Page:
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Coca-Cola sponsors Chinese Communist Party Olympics despite CCP genocide, forced labor, torture

Coca-Cola's small store in front of Grand Gateway Mall in Shanghai to celebrate Chinese New Year. (Christopher/Wikimedia Commons)
February 16, 2022

As one of the most recognizable brands in the world, Coca-Cola has been an outspoken proponent of human rights in the United States. However, when it comes to sponsoring the Olympics in China, where the Chinese Communist Party is committing egregious human rights violations amounting to genocide, Coca-Cola is silent.

Coca-Cola’s human rights policy states that “respect for human rights is a fundamental value” of the massive company. 

“For more than 130 years, the Company has built a reputation on trust and respect and we are committed to earning that trust with a set of values that represent the highest standards of integrity and excellence,” the policy claims.

Coca-Cola also states that it strives “to respect and promote human rights in accordance with the U.N. Guiding Principles on Business and Human rights.”

For years, the Chinese Communist Party (CCP) has been systematically suppressing minorities in China’s Xinjiang Uyghur Autonomous Region (XUAR). Reports from witnesses to the abuse have revealed killings, torture, rape, enslavement, forced separation of children from their parents, forced sterilization and abortion, enforced disappearances, and destruction of cultural and religious heritage. 

China expert Adrian Zenz even characterized China’s suppression of Muslim Uyghurs – which has reportedly impacted over 1.5 million people – as “probably the largest incarceration of an ethnoreligious minority since the Holocaust.”

The Chinese Communist Party’s clear violations of Coca-Cola’s human rights policy wasn’t enough to stop the company from sponsoring the Beijing Winter Olympics. During testimony in front of the Congress’ Commission on China last year, the beverage giant justified its sponsorship by claiming it “follow[s] the athletes.”

“Across our sponsorships, our credo is simple: we follow the athletes. We do not select venues. We do not endorse cities, countries, or governments. We sponsor events and competitors. We ensure that the vast majority of our funding flows to the athletes. With the Olympics, for instance, 90 percent of our funding flows to 206 National Olympic Committees, their teams and athletes, and the IOC Refugee Olympic Team. Team USA is the largest single beneficiary of this funding,” said Paul Lalli, Coca-Cola’s Global Vice President of Human Rights, in written testimony.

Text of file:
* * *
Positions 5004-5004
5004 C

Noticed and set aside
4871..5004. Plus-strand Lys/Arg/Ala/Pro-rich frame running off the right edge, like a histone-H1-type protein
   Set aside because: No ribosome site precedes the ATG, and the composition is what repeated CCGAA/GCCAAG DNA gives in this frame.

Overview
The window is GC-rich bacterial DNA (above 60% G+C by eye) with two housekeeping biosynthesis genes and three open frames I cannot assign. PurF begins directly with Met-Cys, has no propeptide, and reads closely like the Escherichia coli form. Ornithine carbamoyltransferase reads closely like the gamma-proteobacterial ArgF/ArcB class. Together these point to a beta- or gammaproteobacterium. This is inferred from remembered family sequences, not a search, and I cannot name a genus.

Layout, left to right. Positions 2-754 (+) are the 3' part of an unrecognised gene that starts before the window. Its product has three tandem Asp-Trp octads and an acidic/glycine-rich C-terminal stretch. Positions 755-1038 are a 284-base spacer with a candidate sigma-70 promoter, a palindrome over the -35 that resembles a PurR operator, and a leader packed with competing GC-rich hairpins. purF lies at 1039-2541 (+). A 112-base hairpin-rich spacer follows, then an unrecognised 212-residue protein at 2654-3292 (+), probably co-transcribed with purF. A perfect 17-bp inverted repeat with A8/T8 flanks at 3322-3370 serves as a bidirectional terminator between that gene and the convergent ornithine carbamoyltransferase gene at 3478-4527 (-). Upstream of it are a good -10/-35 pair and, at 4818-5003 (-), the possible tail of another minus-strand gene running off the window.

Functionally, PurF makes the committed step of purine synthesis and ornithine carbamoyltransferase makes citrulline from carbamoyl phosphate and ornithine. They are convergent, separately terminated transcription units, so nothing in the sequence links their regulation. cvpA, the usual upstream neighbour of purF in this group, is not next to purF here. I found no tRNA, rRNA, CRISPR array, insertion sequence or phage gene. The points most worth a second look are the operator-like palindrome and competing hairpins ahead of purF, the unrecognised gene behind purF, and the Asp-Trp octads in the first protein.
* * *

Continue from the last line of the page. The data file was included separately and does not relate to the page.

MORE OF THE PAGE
Coca-Cola did not respond to American Military News’ request for comment on how the company justifies backing the Olympics in Beijing.

Late last year, more than 40 nations condemned China’s human rights abuses in a statement issued at the United Nations and called on Beijing to allow unrestricted access to Xinjiang by independent observers, including the U.N. high commissioner for human rights. 

“We have seen an increasing number of reports of widespread and systematic human rights violations, including reports documenting torture or cruel, inhuman and degrading treatment or punishment, forced sterilization, sexual and gender-based violence, and forced separation of children,” said the statement, read by Nicolas De Riviere, France’s ambassador to the U.N., at a meeting of the General Assembly’s Human Rights Committee.

The statement was the third of its kind, with the first taking place in 2019 with 23 nations and the second occurring in 2020 with nearly 40 nations. 

“We urge China to ensure full respect for the rule of law and to comply with its obligations under national and international law with regard to the protection of human rights,” the statement said.

The Olympics has long been a money-maker for big business, and while Coca-Cola attempts to portray its sponsorship as innocently focused on the athletes, this isn’t the first time Coca-Cola has ignored China’s human rights abuses in the interest of the company’s bottom line. 

In late 2020, the iconic brand lobbied Congress to weaken legislation that sought to ban imported goods produced using forced labor in Xinjiang, The New York Times reported